Fewer Poppies Cultivated In Myanmar
 
Feb 06, 2020
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Poppy cultivation in Myanmar registered an 11-per cent decline in 2019, while the acreage under the opium crop came down by 33,100 hectares over the previous year, the new Myanmar Opium Survey just released by the United Nations Office on Drugs and Crime (UNODC) revealed.

According to the UNODC’s report 2019, Myanmar’s ranking dropped to the third position in the World Drug Report 2019 behind Afghanistan and Iran from the second largest opium producer in the world in terms of cultivation area.

Shan State, which accounts for 85 per cent of cultivation in Myanmar, saw a drop of 14 per cent to 28,000 hectares, continuing a downward trend that started in 2015 when Shan had an estimated 50,300 hectares under opium cultivation. Kachin state accounted for 12 per cent or 3,900 hectares in 2019, and Chin and Kayah states together for three per cent, or 1,200 hectares.

The national average yield was estimated at 15.4 kilogrammes per hectare in 2019, a nine-per cent increase over 2018. So, the drop in acreage did not necessarily bring down drug output correspondingly.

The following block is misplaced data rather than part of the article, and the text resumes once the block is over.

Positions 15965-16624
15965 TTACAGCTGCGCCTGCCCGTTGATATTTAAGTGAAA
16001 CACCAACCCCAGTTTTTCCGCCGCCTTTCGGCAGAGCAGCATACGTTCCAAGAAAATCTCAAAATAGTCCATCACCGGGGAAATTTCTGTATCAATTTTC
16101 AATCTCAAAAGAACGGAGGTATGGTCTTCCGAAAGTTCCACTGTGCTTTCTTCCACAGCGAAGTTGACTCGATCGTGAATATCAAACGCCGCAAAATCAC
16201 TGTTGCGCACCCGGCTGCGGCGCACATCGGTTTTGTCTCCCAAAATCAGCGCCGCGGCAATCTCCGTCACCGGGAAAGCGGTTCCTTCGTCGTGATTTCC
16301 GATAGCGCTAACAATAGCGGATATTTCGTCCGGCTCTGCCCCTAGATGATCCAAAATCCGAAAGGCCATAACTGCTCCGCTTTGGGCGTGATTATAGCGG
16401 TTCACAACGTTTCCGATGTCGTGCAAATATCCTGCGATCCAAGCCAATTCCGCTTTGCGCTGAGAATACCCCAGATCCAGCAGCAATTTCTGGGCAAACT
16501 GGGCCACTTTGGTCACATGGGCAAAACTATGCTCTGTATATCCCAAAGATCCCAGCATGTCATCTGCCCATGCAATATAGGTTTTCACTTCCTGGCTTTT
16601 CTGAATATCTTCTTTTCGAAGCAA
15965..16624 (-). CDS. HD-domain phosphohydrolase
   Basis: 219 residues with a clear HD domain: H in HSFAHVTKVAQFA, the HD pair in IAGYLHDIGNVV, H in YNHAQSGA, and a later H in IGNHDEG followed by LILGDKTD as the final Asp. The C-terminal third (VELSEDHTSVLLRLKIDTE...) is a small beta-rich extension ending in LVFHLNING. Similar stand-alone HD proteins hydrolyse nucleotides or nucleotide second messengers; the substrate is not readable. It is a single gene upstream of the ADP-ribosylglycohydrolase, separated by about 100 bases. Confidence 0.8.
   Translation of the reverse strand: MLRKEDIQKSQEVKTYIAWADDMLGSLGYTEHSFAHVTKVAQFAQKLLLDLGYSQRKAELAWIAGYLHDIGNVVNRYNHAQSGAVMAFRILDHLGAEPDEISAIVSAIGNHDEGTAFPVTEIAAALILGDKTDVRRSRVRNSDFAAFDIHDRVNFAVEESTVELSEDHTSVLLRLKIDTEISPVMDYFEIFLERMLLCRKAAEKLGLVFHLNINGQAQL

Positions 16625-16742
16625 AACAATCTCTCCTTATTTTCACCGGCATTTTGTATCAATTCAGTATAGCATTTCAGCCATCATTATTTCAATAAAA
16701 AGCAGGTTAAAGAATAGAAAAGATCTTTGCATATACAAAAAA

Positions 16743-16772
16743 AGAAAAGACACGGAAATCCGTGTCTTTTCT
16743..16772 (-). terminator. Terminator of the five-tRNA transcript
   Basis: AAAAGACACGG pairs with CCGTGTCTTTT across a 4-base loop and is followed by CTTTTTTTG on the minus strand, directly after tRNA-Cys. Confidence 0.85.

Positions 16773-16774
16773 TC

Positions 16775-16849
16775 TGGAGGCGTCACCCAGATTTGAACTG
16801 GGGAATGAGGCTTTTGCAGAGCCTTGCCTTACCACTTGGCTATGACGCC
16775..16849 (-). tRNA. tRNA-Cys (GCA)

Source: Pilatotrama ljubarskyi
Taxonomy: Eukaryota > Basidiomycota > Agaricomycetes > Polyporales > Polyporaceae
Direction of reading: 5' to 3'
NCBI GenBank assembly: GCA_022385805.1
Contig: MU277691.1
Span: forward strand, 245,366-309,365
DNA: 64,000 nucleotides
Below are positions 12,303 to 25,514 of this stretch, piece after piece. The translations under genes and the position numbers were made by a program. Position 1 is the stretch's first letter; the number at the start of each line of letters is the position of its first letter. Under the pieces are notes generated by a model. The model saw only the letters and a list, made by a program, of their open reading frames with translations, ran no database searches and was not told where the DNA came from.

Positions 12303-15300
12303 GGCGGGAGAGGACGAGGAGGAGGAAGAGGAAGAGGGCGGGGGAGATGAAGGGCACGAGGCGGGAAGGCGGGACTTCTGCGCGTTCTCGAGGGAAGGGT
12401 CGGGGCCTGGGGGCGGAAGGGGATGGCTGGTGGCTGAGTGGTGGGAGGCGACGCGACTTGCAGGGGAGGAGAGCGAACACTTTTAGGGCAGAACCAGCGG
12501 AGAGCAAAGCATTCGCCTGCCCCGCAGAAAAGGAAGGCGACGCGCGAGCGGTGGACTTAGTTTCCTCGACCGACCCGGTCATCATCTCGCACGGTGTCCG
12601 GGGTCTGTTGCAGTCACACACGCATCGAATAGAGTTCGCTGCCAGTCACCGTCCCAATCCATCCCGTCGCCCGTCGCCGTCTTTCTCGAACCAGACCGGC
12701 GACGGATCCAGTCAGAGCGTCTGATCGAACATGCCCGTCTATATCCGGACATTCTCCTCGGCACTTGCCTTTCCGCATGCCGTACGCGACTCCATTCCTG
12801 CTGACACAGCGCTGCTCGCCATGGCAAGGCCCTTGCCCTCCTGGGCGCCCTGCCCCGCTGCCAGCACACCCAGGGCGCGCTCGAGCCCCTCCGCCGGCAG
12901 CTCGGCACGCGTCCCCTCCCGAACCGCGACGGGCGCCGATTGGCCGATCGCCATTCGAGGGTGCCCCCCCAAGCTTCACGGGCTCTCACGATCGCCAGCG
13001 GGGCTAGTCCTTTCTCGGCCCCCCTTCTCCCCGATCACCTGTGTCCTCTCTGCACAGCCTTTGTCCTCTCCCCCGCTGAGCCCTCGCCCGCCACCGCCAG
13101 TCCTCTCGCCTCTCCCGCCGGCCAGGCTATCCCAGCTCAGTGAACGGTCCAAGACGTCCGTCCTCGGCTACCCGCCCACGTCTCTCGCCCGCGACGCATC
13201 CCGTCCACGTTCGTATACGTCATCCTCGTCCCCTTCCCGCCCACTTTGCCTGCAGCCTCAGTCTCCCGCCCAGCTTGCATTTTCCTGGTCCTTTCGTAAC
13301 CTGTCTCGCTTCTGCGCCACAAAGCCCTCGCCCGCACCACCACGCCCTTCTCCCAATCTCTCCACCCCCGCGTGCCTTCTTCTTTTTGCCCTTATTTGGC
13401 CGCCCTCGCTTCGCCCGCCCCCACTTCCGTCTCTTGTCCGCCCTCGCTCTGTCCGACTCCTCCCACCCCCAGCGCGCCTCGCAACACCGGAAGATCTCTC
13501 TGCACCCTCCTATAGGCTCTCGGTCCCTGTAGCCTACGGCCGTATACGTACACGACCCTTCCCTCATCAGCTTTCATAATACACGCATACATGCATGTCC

Raw opium prices in decline

The report also said that average farm-gate values of fresh and dry opium decreased by four per cent and seven per cent, respectively, between 2018 and 2019. The decline in values combined with the reduction in supply suggests that demand for heroin derived from opium in the region is dropping, as the drug market continues to shift strongly towards synthetic drugs.

The export of heroin from Myanmar generates approximately $1 billion for an illicit local drug economy, while domestic heroin consumption of six tonnes is valued at up to $290 million.

Opium cultivation and heroin production in Myanmar continue to pose a significant public health and security challenge for Southeast Asia and neighbouring East Asia and Australia, UNODC said. There are an estimated three million heroin users in the region, with the retail market generating approximately $10 billion annually.